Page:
There are many others which hopefully will be read all in good time. Something else I've been thinking a lot about is Paris. Not just because I recently finished Les Misérables but because there's just so much I want to see there. So many things to do, like sit at the little café next to Notre Dame and read Victor Hugo's The Hunchback of Notre Dame. Could you imagine? Sitting there sipping a latté reading The Hunchback in the shadows of Notre Dame? And then entering the cathedral and climbing to the top to look out over Paris? I've got a copy of the book, I just need tickets... and I'm seriously thinking about going before I leave. I actually took the picture featured at the beginning of this post from the top of Notre Dame when I was there in 2005. Unfortunately it's the only one I have at the moment, I found it floating around my flickr page, must have been going to use it as a headliner for my blog at one point. The hundreds of other photos I took are on a disc at home.

    I'd like to spend a good week there, visiting the Louvre. On my previous visit half the Egyptology exhibit was closed so that right there is a major reason to return. I want to read in the Jardin du Luxembourg, walk along the Champs-Élysées, return to Père Lachaise and visit all those graves I managed to miss the first time. Can you believe it I did not kiss the tombstone of Oscar Wilde? But not to worry I'll pack my brightest red lipstick and see that the deed is done. Though I did pay my respects to Jean-François Champollion, the man who translated the Rosetta Stone and thus led to the decipherment of Egyptian hieroglyphs. I never did to make it out to Versailles and I so wanted to and I also managed to miss the Panthéon where Voltiare, Rousseau, Emilé Zola, Victor Hugo and Alexandre Dumas lie among many others.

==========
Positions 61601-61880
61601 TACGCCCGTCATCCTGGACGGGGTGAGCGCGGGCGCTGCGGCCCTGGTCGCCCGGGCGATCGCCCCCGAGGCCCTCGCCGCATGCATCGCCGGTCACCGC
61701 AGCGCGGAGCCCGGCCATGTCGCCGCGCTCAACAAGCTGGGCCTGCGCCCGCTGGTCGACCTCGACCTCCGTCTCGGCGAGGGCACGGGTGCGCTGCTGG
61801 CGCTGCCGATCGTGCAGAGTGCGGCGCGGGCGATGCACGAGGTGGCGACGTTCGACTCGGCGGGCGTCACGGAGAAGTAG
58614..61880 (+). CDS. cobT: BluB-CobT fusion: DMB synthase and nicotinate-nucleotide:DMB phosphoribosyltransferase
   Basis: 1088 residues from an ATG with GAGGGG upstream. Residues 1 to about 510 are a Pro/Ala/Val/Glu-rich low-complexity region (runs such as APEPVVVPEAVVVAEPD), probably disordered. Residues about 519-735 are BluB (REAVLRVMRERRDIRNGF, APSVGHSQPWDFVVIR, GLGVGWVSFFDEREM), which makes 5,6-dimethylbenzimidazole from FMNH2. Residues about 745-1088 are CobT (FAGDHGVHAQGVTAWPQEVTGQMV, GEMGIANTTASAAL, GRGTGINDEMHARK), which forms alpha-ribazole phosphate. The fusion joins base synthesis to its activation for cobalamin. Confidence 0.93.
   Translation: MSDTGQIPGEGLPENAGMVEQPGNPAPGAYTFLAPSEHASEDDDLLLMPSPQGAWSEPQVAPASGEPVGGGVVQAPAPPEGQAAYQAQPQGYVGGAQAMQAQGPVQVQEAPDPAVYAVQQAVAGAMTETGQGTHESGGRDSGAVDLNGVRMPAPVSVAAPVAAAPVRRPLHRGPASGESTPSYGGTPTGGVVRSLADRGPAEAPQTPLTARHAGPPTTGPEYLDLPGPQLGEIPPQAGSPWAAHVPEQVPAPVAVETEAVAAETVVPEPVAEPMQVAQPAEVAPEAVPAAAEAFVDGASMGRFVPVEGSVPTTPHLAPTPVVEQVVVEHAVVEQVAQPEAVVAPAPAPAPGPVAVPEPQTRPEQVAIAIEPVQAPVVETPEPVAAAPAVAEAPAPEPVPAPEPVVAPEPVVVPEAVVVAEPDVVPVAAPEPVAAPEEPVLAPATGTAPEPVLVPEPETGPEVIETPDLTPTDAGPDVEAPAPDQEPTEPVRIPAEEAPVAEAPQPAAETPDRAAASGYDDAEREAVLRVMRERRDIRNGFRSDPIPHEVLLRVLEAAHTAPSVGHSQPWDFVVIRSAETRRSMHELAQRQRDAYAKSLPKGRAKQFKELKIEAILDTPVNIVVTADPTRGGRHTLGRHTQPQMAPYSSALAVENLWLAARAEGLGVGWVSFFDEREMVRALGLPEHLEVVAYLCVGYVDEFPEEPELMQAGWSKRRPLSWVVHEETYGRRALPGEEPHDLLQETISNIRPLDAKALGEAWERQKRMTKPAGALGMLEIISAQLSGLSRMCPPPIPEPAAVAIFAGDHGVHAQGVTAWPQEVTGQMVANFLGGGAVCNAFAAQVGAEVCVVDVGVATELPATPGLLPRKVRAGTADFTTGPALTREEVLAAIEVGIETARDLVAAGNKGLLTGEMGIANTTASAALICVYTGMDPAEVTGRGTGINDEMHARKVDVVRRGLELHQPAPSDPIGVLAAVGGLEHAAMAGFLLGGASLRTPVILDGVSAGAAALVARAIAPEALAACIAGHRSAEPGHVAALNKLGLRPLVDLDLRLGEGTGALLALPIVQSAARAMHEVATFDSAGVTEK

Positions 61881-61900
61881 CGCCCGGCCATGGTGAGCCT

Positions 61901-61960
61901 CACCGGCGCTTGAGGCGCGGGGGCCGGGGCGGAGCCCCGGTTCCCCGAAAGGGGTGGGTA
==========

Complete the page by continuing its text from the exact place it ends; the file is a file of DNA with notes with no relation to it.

Thinking about Paris, makes me think of what other books I might like to read while there. Perhaps Henry Miller's scandalous Tropic of Cancer which was banned both in the UK and the US for 30 years after its publication. Pennsylvania Supreme Court Justice, Michael Musmanno wrote, "Cancer is not a book. It is a cesspool, an open sewer, a pit of putrefaction, a slimy gathering of all that is rotten in the debris of human depravity". Hmmmm... could be fun, no?